The boiler is a Vokera Mynute 20SE and is not, as I had been told by the previous owner, a combi. It does, however, have the ability to run a hot water cylinder using either a 'Y' or 'S' configuration (I don't entirely understand these terms, but I think I have a rough idea from the manual' layout diagrams); from the piping layout it appears that our boiler is heating water using the 'S' configuration - at least, there are two motorised valves in the cupboard - with the downstairs hall radiator as the bypass. I assume from the layout diagram in the boiler manual that this means the boiler can heat the radiators or the hot water cylinder independantly.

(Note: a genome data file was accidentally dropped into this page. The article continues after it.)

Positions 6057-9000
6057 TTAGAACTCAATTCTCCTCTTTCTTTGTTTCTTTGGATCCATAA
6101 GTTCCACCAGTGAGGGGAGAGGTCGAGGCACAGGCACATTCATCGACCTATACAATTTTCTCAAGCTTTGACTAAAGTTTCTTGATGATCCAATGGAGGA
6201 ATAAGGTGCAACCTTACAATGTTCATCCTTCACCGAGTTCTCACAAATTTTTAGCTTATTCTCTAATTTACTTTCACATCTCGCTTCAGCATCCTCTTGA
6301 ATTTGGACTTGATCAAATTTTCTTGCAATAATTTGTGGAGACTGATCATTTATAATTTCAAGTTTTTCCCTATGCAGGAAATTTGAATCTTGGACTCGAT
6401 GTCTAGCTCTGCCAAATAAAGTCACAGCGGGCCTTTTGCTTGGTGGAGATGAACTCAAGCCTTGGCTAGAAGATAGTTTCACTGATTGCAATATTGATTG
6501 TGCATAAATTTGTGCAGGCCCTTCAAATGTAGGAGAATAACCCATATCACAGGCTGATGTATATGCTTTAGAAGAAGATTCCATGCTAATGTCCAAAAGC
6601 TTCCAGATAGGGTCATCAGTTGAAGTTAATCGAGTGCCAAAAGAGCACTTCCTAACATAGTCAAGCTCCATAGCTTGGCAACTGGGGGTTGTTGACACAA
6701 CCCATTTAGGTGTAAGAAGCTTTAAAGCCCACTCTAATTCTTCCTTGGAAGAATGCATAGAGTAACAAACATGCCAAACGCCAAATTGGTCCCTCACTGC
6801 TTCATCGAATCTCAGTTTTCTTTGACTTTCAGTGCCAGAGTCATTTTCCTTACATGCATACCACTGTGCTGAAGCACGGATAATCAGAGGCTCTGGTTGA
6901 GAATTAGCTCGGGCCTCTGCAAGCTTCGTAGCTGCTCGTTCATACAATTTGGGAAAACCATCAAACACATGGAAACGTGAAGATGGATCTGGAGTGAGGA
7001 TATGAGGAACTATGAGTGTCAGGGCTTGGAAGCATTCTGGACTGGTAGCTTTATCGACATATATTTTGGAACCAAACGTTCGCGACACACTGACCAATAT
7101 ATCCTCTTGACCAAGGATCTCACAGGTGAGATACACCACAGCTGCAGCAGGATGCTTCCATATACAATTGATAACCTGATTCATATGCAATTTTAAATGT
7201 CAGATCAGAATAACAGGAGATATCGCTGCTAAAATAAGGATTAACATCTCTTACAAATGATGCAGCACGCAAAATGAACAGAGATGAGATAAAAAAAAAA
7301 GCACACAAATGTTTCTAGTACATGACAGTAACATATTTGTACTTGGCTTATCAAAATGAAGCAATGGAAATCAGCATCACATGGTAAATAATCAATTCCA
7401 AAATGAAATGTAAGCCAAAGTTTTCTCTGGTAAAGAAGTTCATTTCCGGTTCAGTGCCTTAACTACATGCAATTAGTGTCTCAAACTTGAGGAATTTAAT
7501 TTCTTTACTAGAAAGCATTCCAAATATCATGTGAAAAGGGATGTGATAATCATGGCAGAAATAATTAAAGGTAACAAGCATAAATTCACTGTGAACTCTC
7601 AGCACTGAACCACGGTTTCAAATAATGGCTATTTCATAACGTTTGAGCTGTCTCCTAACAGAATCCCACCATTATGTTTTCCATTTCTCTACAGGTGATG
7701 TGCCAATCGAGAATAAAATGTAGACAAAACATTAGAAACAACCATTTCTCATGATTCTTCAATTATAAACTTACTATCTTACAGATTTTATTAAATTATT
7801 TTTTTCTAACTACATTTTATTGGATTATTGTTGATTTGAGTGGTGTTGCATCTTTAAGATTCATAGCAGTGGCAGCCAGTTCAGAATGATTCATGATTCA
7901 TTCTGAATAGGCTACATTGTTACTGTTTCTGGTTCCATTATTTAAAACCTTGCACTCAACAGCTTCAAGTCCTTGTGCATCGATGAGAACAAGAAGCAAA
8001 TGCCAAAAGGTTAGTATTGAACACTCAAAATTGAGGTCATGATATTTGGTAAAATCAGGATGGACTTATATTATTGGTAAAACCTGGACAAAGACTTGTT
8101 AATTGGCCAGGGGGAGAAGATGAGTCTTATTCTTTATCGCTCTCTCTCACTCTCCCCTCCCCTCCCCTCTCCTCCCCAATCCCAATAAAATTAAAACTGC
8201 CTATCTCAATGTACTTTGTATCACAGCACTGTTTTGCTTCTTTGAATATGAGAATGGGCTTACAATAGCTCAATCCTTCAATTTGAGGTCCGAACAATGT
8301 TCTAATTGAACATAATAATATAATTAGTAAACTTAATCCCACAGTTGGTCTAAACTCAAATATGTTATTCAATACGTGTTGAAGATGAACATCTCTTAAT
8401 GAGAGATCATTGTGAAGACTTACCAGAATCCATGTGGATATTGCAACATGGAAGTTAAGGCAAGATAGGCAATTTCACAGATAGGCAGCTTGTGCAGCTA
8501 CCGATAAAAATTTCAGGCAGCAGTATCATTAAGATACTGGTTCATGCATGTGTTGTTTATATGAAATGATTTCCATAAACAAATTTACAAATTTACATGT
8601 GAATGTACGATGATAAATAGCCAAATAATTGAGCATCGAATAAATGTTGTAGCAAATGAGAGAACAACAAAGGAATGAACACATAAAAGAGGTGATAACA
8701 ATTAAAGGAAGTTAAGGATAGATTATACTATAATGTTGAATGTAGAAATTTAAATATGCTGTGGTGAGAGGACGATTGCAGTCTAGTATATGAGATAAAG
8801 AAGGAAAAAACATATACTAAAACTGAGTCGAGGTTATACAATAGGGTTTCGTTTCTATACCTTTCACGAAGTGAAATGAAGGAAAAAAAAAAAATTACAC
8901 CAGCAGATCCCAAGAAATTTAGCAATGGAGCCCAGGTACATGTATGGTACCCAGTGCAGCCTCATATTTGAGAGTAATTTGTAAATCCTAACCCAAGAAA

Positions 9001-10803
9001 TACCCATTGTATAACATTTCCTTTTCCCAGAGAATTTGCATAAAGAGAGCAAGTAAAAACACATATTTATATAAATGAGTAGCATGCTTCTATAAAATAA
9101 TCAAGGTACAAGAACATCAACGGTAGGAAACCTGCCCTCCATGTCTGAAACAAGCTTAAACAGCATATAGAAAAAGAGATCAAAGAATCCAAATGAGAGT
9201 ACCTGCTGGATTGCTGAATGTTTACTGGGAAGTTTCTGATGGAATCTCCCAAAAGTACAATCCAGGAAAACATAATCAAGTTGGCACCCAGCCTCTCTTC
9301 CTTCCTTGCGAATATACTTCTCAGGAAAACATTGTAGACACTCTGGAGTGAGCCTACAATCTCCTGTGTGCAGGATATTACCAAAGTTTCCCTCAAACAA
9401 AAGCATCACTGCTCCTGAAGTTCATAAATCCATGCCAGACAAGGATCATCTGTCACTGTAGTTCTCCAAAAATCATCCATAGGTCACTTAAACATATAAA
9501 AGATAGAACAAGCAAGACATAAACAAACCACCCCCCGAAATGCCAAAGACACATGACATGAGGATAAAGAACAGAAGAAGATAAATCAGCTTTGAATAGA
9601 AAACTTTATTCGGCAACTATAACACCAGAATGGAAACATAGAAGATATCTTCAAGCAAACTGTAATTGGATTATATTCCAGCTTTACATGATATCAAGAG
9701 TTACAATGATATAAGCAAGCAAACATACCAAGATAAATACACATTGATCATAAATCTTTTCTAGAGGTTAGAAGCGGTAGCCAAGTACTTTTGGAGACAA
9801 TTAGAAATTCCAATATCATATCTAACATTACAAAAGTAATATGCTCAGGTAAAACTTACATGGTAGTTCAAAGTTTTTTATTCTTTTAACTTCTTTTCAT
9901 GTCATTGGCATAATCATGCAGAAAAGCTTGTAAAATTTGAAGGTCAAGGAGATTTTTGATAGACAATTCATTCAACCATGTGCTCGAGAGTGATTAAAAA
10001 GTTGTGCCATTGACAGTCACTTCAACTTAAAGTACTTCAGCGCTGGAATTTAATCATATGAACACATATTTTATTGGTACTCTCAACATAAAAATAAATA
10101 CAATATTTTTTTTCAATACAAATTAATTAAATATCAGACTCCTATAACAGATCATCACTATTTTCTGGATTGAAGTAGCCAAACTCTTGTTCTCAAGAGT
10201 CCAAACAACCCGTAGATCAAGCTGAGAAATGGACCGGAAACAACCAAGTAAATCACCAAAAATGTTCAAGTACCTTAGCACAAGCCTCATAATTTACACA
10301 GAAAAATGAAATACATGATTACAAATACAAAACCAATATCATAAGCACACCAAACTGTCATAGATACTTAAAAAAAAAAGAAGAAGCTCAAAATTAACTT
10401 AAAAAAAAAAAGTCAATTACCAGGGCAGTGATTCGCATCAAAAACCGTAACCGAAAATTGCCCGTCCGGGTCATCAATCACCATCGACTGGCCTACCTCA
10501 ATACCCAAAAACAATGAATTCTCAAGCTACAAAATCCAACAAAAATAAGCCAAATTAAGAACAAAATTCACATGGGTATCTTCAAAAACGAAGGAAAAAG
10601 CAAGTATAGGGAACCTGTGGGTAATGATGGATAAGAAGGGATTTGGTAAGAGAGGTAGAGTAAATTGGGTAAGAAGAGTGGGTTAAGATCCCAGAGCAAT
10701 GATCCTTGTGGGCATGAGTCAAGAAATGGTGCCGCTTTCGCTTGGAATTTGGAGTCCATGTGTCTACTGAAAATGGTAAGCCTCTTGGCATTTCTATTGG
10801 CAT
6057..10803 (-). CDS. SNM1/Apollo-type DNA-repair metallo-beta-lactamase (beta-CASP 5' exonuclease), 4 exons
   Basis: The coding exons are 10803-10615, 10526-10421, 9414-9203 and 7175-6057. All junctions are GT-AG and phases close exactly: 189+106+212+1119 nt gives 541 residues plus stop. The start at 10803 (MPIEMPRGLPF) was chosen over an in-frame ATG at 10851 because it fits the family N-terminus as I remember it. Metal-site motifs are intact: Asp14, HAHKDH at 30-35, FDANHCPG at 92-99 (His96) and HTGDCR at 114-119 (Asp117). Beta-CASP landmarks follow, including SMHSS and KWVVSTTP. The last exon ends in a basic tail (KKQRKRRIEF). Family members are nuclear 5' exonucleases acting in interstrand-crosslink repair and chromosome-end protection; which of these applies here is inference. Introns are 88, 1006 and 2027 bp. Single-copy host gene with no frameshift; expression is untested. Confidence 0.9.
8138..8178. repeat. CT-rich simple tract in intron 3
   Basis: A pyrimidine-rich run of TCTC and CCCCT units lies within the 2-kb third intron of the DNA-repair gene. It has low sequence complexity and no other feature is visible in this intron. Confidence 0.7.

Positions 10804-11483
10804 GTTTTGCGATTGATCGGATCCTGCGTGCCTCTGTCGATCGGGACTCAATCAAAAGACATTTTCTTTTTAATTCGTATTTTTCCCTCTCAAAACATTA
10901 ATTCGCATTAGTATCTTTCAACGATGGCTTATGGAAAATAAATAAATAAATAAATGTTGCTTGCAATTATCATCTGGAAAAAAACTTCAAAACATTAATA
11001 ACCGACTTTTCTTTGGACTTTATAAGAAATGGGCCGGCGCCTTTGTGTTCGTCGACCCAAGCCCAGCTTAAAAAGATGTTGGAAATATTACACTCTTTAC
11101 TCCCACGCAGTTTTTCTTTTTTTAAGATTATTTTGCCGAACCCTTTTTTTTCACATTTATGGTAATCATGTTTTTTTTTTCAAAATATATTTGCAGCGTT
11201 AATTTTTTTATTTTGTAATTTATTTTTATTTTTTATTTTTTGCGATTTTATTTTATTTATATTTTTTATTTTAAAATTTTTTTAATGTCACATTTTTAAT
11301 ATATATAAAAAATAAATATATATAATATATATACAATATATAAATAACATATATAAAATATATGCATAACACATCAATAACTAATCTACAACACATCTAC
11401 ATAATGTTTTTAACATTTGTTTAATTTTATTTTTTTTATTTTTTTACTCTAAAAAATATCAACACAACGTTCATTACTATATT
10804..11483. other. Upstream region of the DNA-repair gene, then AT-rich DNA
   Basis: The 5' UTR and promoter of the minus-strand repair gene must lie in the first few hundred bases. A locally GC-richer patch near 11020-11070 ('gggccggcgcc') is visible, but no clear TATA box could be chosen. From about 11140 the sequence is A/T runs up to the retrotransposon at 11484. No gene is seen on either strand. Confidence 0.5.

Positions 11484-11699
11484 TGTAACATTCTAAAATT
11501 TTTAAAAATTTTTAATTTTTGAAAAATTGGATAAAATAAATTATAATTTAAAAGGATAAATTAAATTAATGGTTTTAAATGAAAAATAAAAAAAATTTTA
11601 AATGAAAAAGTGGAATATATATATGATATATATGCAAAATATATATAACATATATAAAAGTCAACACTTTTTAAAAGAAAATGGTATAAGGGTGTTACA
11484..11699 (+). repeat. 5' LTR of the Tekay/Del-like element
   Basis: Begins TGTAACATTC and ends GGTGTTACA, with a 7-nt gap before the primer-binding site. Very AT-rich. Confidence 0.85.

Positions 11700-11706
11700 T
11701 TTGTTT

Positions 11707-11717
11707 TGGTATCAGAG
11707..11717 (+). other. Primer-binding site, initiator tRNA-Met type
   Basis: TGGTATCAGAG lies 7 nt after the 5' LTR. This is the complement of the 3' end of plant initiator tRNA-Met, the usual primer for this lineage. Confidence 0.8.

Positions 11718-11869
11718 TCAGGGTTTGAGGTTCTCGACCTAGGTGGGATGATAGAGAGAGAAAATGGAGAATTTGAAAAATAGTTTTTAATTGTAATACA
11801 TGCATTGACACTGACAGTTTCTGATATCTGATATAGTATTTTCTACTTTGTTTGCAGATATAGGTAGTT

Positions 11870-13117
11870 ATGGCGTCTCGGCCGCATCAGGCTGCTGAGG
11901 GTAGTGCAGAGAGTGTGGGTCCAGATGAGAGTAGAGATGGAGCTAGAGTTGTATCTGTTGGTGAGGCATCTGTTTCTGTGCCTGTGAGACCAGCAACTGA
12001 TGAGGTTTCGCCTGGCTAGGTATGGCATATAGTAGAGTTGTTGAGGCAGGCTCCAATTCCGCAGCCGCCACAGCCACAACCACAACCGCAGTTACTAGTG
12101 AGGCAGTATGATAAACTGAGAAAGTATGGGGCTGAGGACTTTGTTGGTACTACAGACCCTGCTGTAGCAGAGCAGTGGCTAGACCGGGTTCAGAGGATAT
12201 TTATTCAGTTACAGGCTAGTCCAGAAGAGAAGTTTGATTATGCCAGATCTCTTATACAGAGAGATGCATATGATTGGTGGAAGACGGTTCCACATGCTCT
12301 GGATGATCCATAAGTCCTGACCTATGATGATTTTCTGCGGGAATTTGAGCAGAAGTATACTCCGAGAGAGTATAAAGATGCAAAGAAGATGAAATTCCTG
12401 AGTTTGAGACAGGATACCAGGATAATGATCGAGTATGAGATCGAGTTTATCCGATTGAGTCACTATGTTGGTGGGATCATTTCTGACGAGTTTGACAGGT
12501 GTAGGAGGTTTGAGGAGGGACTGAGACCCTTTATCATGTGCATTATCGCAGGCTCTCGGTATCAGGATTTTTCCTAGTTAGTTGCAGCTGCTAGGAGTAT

There are just three pipes leading to the boiler - I assume these are the inflow, outflow and gas.
There appear to be three pipes leading to the cylinder, although I presume there's one more I can't see - I assume these are the mains input, hot water output and boiler system inflow/outflow.
The pipes adjacent to the hot water cylinder appear to originate from the boiler (at least, two disappear under the floor, roughly towards the boiler, and were warm when I was working last night. One (I assume boiler outflow) appears to feed the cylinder via one motorised valve, has a pipe leading off (I assume) to the bypass and feeds what appears to be the rest of the heating system via the other valve; it is also connected to the mains water via a flexible hose. The other (I assume the boiler inflow) appears to feed the cylinder and the two heating pipes. Of course, they also appear to be connected in random ways to each other, but the heating works, so I'll ignore that!